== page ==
Ireland needs a center of excellence for the treatment of serious mental illness – The Irish Times

Mental health policy in Ireland eschews uncomfortable truths about how we deal with and perceive mental illness. It is a policy of denial and neglect. Ireland is no longer a backward or disadvantaged country. And yet, vulnerable citizens living with serious mental illnesses like schizophrenia often remain disadvantaged, marginalized and excluded and hopeless for change.

Ireland does not invest in centers of excellence for research into the most serious mental illnesses as other developed countries do. This is due to institutional stigma which is defined as the policies of government and private organizations that, intentionally or unintentionally, limit opportunities for people with mental illness. It’s not intentional but it’s damaging: Irish policy makers prefer to avoid the subject of centers of excellence for research into serious mental illness and philanthropy does not take over.

Now is the time to support both a center of excellence for the treatment of serious mental illnesses and a center for translational research, as is the case for other illnesses and in other modern developed countries. Translational research takes advances from cutting-edge research laboratories and applies them for the benefit of patients. Establishing the two centers would improve outcomes for people with severe mental illness. The alternative is to continue with a “barefoot” system – an impoverished, underfunded and inefficient service that claims false superiority.

Today, the busiest path to treatment for the most serious psychoses begins in prisons and progresses to secure forensic hospitals.

Schizophrenia and other serious mental illnesses are life-shortening brain disorders. The life expectancy of people with schizophrenia is approximately 16 years less than that of the general population. This is comparable to many forms of cancer. The main causes of premature death are not what you might think. The incidence of suicide is higher, but the biggest problems include excessive rates of heart and lung disease and cancers. People with serious mental illnesses age prematurely.

During the Covid pandemic, it became clear that people with serious mental illnesses were more vulnerable to the worst complications and death from Covid.

Health policy in Ireland and elsewhere has been to demedicalise these serious, life-shortening brain disorders. Demedicalization occurs when the physical and biological basis of disease and its treatment is denied and removed from policy-making and management. The official language used for “mental health” policy is almost Orwellian in its avoidance of these uncomfortable truths. These serious diseases cannot always be taken care of in general medicine and in voluntary community services, they cannot be prevented by advice or cured by psychotherapy.

The dignity and right to health of people with serious and persistent mental illnesses, which are disabling and life-shortening, would be best addressed by providing the best treatments currently available and by increasing research and development of new and better treatments.

Now is the time to invest in the research and development of treatments that address these pressing issues. Most modern developed countries have a center of excellence that improves outcomes for people with serious mental illnesses in the same way that there are centers of excellence for the treatment of cancer, heart disease and lung disease .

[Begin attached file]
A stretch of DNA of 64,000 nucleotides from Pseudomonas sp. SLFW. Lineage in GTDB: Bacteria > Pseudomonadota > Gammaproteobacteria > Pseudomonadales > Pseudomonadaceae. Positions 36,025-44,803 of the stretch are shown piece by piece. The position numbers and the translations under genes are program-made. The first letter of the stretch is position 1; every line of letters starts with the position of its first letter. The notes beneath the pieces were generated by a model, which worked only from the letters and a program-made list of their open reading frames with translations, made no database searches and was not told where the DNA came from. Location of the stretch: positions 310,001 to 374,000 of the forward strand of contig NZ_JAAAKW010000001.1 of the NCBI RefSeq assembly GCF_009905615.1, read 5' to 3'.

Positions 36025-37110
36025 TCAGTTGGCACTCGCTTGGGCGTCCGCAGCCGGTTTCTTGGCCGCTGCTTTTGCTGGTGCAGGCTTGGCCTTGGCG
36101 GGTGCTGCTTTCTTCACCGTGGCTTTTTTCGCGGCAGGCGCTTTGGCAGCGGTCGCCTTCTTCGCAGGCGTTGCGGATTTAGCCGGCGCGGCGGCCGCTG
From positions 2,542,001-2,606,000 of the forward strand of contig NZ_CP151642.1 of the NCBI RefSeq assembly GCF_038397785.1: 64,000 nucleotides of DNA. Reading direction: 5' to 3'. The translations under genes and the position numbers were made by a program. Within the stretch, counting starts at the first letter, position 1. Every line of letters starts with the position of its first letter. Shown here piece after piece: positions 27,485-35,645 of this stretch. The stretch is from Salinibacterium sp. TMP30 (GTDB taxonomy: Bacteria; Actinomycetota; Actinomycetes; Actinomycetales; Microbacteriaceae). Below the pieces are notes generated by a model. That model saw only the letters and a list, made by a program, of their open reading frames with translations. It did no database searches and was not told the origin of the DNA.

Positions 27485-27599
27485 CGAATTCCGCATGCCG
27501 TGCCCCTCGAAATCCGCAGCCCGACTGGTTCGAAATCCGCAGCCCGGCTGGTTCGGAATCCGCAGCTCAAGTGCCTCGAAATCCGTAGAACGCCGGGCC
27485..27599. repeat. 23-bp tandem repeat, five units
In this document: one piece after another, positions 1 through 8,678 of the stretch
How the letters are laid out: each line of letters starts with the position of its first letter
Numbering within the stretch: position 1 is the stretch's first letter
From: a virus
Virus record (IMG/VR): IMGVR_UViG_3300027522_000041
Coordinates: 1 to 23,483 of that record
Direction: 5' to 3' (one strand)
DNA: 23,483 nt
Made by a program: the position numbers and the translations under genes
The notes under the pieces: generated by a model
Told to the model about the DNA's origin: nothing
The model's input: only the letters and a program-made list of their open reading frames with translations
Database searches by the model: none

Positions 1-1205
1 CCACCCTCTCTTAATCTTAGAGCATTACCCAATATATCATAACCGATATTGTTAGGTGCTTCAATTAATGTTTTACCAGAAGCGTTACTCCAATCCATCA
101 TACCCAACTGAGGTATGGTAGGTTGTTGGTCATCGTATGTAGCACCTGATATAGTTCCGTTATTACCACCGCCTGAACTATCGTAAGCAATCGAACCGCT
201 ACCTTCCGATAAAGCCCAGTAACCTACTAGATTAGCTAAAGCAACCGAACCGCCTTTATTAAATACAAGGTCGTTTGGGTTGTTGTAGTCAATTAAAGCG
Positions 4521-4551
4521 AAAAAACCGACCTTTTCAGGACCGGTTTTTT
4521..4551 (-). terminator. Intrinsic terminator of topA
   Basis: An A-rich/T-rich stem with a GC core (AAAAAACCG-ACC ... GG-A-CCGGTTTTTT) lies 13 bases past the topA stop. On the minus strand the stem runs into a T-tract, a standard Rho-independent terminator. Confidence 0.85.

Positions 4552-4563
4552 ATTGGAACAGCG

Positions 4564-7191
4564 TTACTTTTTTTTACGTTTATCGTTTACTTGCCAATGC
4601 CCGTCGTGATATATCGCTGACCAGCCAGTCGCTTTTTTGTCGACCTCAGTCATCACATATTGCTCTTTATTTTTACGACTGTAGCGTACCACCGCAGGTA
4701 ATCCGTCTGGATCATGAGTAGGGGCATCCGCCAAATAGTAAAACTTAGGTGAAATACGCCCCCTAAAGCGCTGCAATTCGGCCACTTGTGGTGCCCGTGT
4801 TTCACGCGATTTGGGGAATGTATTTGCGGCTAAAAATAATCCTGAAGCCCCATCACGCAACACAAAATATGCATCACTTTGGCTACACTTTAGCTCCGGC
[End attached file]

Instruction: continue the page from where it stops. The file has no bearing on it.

Hope lies at the heart of recovery – real hope lies in medical advances in treating the most serious forms of schizophrenia and other serious mental illnesses

They include the Institute of Psychiatry, Psychology and Neuroscience in London; the Karolinska Institute in Stockholm; KeFor in Belgium; CerF in Aarhus, Denmark; the Institute of Forensic Psychiatry and Psychology in the Netherlands; IRCCS in Brescia, Italy; the Center for Addiction and Mental Health in Toronto; the Philippe Pinel Institute in Montreal, and many others. Ireland does not have such a center for translational research and development. The establishment of such a center in Ireland would offer hope and a way forward for patients, family members and carers across the country.

Today, the busiest route to treatment for the most serious psychoses begins in prisons and progresses to secure forensic hospitals. It is a failure of the current policy of denial and neglect. Ireland has an international reputation in forensic psychiatry, providing intensive care and treatment for the most serious mentally ill patients and this is where the center of excellence should be located.

Serious mental illnesses such as schizophrenia not only shorten life expectancy, they also cause real suffering for the person and their distraught families, leading to homelessness and loss of dignity. A serious reassessment of how we care for our sickest and most vulnerable people is needed. This must begin with investing in a center of excellence in forensic psychiatry and bringing these services back into the mainstream of medical progress.

Hope is at the heart of recovery – real hope lies in medical advances in treating the most serious forms of schizophrenia and other serious mental illnesses, and as it has done for other illnesses that shorten the life. Cancer services offer a proven track record. A center of excellence in biological, benevolent, clinical and ethical forensic psychiatry is the way forward.

Harry Kennedy is Clinical Professor of Forensic Psychiatry at Trinity College Dublin

Comments are closed.